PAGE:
Most of us who love books have a story about how we first came to love them.
My mom was a huge reader, but we didn’t have a lot of money to buy books. But she was constantly hauling us off to the library. That was the only way I knew of to get books. The idea of a book store never even occurred to me until I was much older.
In fact, I came to love the smell of old books. The more bent, the more old fashioned, the more read, the more loved they seemed to be. I never longed for brand new books. To this day I prefer the smell and feel of the old, worn ones.
Books are your friends, my mother told me from a very young age, (like I’ve repeated the mantra to my daughters time and time again, your sister is your best friend, praying that it took!). When you’re sad, pick up a book, she would say. You’ll get lost in the world of the book and forget your own troubles for a while and when you stop reading, you’ll feel better.
She was right. So my mother began my love affair with libraries, but at our little library, there was a wonderful librarian whom I remember very fondly from my childhood. I remember her being…amazing.
She had this quiet way of knowing what you were doing and then suddenly coming over to you and saying, why don’t you try this book? Or, this book is better, it has better pictures. Or, I can order you another one in that series if you like it.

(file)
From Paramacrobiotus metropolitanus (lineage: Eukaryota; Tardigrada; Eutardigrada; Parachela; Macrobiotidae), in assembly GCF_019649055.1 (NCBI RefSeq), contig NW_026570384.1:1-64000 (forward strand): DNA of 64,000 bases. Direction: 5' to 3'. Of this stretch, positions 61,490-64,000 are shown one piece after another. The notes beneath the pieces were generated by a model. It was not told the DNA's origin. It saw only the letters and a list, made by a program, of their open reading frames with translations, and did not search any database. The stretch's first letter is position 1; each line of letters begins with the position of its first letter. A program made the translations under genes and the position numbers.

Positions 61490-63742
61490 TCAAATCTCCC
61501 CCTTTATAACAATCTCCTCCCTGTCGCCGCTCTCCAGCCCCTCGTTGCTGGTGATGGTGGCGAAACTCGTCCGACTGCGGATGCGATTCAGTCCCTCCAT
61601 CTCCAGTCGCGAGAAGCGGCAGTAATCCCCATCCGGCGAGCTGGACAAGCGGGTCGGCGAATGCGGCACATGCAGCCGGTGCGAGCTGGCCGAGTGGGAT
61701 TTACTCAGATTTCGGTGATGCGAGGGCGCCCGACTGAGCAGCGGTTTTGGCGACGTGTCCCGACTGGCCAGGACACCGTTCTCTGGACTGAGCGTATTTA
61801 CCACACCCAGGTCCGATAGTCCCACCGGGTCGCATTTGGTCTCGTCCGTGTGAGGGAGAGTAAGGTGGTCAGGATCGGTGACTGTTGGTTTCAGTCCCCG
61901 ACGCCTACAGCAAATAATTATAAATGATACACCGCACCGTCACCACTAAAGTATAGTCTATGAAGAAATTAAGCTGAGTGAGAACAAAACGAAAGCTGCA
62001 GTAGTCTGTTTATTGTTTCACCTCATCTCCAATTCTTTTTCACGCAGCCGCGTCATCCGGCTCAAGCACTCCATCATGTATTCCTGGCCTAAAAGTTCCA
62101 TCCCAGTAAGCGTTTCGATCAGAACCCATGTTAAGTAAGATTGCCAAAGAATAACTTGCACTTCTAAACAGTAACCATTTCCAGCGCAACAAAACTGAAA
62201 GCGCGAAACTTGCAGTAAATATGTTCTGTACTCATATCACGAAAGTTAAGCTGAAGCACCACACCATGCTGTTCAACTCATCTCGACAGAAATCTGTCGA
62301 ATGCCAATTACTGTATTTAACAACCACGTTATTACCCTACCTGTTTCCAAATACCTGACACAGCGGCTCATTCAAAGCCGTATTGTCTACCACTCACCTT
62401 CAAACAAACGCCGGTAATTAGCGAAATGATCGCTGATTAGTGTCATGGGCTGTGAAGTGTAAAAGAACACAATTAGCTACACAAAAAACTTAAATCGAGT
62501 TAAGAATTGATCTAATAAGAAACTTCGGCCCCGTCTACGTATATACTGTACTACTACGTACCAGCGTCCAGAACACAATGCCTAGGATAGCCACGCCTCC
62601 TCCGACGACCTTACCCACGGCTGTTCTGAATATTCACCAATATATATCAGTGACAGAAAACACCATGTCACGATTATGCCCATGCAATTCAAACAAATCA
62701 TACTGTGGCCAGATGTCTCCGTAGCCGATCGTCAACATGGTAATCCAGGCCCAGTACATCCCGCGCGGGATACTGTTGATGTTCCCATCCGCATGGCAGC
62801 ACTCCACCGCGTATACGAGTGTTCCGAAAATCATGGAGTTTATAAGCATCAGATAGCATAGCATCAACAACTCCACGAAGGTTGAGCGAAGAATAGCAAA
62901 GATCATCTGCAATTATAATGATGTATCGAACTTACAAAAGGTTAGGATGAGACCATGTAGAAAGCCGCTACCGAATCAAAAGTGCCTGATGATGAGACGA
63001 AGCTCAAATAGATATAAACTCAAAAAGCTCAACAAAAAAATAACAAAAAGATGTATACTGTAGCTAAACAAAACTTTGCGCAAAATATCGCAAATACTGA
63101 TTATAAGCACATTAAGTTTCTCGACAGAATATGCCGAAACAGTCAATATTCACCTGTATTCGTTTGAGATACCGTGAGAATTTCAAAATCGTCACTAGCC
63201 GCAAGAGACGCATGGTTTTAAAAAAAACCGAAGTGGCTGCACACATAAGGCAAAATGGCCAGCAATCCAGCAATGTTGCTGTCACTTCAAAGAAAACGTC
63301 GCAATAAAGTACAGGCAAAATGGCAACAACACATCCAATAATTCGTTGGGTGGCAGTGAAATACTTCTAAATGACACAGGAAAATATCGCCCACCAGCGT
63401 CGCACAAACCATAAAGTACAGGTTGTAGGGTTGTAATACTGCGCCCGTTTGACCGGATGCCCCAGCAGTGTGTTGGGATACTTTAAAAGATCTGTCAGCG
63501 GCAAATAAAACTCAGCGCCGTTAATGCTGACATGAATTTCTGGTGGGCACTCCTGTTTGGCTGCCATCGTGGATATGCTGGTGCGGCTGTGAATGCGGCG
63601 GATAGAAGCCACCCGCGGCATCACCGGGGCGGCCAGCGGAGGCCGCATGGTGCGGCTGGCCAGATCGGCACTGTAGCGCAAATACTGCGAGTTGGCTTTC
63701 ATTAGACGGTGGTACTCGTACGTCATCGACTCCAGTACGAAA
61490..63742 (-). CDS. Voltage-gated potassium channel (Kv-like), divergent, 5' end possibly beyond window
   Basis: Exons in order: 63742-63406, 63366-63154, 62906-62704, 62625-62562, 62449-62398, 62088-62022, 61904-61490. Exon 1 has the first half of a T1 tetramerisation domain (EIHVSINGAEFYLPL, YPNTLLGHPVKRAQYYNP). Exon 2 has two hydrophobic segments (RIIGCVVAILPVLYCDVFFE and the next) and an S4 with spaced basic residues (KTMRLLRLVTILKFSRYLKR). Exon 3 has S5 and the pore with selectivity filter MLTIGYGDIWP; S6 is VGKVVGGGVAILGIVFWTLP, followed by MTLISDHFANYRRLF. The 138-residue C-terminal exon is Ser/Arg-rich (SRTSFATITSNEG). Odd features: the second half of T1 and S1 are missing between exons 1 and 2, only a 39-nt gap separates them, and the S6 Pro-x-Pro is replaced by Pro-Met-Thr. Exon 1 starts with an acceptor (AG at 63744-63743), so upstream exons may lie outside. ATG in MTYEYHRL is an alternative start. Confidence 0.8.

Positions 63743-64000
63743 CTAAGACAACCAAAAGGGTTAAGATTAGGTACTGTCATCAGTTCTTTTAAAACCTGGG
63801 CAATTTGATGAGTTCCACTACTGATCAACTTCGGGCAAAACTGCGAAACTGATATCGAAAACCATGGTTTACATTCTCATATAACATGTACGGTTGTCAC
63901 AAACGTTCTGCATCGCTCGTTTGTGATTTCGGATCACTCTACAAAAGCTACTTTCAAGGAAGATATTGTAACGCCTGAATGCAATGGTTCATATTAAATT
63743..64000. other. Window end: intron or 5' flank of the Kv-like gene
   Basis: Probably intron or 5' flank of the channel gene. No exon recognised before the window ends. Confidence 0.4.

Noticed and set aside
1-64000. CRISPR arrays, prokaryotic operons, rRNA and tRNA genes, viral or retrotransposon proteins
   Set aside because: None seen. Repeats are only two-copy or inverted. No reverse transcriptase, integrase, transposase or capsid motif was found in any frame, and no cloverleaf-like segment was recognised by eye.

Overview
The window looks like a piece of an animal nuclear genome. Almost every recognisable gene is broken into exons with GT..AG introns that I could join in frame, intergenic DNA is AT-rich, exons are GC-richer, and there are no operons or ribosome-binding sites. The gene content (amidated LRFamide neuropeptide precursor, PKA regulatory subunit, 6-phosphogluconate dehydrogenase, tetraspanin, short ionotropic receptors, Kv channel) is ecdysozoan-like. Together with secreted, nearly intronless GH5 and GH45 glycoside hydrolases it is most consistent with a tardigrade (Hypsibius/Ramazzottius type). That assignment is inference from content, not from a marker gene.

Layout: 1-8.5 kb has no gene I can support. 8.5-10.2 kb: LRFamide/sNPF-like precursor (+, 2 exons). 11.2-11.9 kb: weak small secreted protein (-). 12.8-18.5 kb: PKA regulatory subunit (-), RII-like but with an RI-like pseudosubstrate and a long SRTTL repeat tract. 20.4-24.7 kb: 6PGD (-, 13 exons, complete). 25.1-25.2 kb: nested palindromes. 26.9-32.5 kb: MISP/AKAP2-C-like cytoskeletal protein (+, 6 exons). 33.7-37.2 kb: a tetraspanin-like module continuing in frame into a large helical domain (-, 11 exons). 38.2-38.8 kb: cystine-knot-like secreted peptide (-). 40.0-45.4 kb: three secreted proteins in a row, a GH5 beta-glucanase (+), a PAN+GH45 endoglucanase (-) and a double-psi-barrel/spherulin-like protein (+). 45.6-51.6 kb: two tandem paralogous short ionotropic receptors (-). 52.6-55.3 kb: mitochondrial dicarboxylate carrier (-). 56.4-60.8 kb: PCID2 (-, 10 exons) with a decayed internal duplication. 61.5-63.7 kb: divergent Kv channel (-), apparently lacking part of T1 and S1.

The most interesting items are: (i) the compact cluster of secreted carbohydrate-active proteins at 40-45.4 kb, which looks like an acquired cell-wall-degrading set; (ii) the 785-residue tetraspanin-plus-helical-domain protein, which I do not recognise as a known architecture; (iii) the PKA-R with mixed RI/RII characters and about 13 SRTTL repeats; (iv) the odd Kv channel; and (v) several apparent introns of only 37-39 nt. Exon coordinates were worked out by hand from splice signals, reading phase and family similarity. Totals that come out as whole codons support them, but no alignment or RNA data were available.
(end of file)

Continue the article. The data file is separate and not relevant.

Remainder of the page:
She never balked at all the endless questions we bombarded her with to get sources for school reports and projects. She was endlessly patient. She was the kind of person made you want to be curious–that rewarded our inquisitions with…answers. No assignment was impossible. And she taught me that maybe no one knows all the answers, but you can always look them up. And if our tiny library didn’t have what was needed, then by God, she’d find it somewhere else and ship it in for us.
Miss M. taught me that there was a big world beyond the confines of our tiny town, and to learn about it, all you had to do was pick up a book.
When I got into graduate school, I sent Miss M. a note thanking her for all she’d done. Looking back, I remember it was my mom’s idea. “She’s asking how you’re doing in college,” my mother would say. “Why don’t you drop her a little note.”
Today, I’m so glad I did. Even though at the time I wrote that note, I had really no idea what a rare, wonderful person Miss M. was. In all my years of taking my own children to the library, we have met some very special librarians too, like the one who searched every corner of the universe to keep my preschool son supplied with dragon picture books during his dragon fetish.
For every kind, non-cranky librarian who loves children and doesn’t constantly shush you or snap at you, who treats your children wonderfully, who isn’t a compulsive rule follower and who loves to learn…thank you. You made all the difference.
Don’t wait until National Library Workers’ Day in April. Go hug and kiss your librarian today!